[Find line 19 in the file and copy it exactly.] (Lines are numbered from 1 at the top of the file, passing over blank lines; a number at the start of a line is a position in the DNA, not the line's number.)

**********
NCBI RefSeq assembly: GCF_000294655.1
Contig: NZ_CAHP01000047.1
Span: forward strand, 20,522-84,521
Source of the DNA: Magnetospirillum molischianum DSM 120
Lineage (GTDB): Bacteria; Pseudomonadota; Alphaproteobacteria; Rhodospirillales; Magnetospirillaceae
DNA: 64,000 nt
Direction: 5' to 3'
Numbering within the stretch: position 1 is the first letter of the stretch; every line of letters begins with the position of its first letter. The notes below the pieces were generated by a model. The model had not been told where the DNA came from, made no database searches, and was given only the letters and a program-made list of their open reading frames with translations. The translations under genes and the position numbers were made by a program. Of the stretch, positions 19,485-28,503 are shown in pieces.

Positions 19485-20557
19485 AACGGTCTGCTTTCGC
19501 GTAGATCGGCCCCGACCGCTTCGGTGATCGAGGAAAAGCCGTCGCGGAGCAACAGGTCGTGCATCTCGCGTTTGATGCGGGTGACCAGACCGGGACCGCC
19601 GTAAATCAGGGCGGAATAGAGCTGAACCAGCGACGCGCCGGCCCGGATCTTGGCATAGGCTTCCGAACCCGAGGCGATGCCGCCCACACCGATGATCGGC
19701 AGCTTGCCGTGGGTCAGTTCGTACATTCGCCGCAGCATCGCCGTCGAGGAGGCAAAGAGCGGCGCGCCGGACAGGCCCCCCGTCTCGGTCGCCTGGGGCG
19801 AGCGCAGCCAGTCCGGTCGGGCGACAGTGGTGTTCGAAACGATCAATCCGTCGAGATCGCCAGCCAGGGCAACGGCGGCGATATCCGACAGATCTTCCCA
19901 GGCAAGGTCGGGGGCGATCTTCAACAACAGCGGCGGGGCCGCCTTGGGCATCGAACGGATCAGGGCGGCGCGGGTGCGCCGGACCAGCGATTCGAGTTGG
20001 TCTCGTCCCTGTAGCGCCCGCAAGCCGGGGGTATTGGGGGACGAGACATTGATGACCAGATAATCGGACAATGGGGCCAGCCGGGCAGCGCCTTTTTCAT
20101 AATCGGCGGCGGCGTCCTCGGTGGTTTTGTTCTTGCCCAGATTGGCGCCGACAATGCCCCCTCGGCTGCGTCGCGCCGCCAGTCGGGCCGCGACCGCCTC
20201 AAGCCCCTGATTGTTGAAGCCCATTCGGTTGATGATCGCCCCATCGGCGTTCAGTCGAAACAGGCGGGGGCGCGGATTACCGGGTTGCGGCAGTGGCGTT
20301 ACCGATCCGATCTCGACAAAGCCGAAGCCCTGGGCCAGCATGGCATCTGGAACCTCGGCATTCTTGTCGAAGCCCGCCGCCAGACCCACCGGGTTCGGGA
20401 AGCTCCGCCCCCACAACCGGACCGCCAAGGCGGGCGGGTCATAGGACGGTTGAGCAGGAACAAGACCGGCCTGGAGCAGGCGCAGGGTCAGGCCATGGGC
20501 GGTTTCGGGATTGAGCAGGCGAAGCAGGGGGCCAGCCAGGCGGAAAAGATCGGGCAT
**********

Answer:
20301 ACCGATCCGATCTCGACAAAGCCGAAGCCCTGGGCCAGCATGGCATCTGGAACCTCGGCATTCTTGTCGAAGCCCGCCGCCAGACCCACCGGGTTCGGGA